Updated 10:25 a.m. ET Tuesday
Hundreds of people are confirmed dead with hundreds more still missing after torrential rains on the outskirts of Sierra Leone's capital, Freetown, caused a mountainside to collapse onto a residential community.
Reports on the death toll have varied. The country's national broadcaster announced late Monday that the number of dead had risen above 300 and is expected to go higher. The Red Cross said in a statement Tuesday that at least 260 bodies have been recovered from the mud.
Sinneh Kamara, a coroner's technician, told The Associated Press that the mortuary at Freetown's Connaught Hospital was struggling to cope with the number of bodies brought in.
Abu Bakarr Tarawallie, the head of communications for Sierra Leone's Red Cross Society, tells The Two-Way that some 600 people remain unaccounted for as rescuers continue digging through the mountain of mud to find survivors and recover bodies.
"It is likely that hundreds are lying dead underneath the rubble," Sierra Leone's vice president, Victor Foh, told Reuters while visiting the scene of the mudslide. "This disaster is so serious that I feel myself broken. ... We're trying to cordon the area. Evacuate the people."
Tarawallie says recovery efforts face serious challenges. "We are not sure if we will be able to recover all of them considering the herculean task of reaching them out of the depths of the huge mud brought down by the slide," Tarawallie says. "We're not sure of the capacity that exists for them to be reached before they decompose."
Video posted by the Sierra Leone Broadcasting Corporation shows strong, churning rivers of mud flowing down streets and through houses. "It appears many people were still sleeping when heavy rains triggered the mudslide which engulfed the area," NPR's Ofeibea Quist-Arcton reported.
The damage is extreme, says International Federation of Red Cross and Red Crescent Societies Programme Coordinator Abdul Nasir. "In places, entire communities seem to have been washed away and whatever is left is covered in mud," he said.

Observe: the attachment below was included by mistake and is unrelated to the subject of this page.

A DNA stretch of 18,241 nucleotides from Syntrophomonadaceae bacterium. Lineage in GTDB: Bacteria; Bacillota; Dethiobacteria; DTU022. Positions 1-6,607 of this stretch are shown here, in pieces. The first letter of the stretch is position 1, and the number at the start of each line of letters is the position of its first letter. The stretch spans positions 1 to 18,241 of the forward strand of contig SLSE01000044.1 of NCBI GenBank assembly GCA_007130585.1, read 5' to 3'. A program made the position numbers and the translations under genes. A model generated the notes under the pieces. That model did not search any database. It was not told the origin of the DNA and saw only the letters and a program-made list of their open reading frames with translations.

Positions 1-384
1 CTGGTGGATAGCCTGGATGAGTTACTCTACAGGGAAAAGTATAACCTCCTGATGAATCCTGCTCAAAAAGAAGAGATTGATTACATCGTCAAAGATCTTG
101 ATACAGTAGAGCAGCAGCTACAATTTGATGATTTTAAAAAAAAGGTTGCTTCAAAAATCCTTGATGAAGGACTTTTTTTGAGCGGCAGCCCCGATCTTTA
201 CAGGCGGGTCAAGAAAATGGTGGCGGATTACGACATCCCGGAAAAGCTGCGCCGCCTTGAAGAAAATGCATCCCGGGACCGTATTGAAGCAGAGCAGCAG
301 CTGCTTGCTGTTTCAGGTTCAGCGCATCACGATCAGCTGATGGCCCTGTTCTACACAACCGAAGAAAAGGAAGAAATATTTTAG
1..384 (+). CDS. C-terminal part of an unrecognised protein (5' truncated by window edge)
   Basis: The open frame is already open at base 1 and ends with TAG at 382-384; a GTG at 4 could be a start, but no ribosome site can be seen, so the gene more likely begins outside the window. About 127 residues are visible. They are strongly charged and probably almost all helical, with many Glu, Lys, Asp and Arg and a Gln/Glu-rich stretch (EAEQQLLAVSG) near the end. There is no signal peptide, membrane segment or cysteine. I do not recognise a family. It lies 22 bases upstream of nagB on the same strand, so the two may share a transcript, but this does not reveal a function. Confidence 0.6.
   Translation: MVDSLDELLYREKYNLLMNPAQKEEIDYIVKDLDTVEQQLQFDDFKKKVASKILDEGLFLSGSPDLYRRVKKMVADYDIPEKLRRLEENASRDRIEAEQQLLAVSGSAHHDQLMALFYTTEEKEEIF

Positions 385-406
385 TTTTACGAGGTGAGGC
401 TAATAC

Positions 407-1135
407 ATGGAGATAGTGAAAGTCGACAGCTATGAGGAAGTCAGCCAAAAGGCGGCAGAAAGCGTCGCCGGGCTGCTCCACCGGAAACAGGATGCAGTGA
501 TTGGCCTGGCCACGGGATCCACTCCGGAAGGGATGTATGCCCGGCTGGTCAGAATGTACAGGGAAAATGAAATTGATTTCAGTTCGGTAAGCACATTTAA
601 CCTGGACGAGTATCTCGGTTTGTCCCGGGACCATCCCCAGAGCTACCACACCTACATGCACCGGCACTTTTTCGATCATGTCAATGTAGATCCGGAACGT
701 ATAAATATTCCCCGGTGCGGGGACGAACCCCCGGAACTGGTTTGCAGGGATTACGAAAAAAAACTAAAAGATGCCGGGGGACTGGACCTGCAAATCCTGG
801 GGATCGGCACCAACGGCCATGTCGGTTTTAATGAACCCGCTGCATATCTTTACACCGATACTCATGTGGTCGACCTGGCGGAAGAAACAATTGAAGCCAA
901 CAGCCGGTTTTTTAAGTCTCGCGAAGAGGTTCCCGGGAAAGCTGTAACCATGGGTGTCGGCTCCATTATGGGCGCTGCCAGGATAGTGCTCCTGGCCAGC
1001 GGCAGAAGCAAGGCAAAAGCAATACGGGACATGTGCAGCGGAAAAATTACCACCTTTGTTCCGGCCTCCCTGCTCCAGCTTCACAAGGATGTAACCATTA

Up to 3,000 people are believed to have lost their homes, Tarawallie says. "It is estimated that over 100 houses are affected, and about 25 houses were submerged in the mud."
Efforts to aid the people who have lost their homes have been "a little bit chaotic," he says. "No organized structure or shelter has been put in place for them." He adds that the Red Cross is working on a response to help the people who have survived the mudslide.
Reuters spoke with Salimatu Bangura, who lives in the flooded area and lost her brother Monday morning. "We were asleep when we heard the noise of one of the walls falling down. By the time we got up, water was flowing in and the whole house was flooded," she said.
Tarawallie stresses that Sierra Leone regularly experiences floods and mudslides because of heavy downpours. He adds: "The only particularity of this is that it is unprecedented that for the first time we are having this magnitude of impact and huge loss of property and lives."
According to the wire service, deforestation and poor urban planning have exacerbated the dangers in Sierra Leone during the rainy season.
"There is little to no urban planning going on in the city at all levels of society," Jamie Hitchen of the Africa Research Institute told The Guardian. "The government is failing to provide housing for the poorest in society. There is a chronic housing deficit in the city and the issues only get discussed on an annual basis when flooding happens and [it] comes into the spotlight."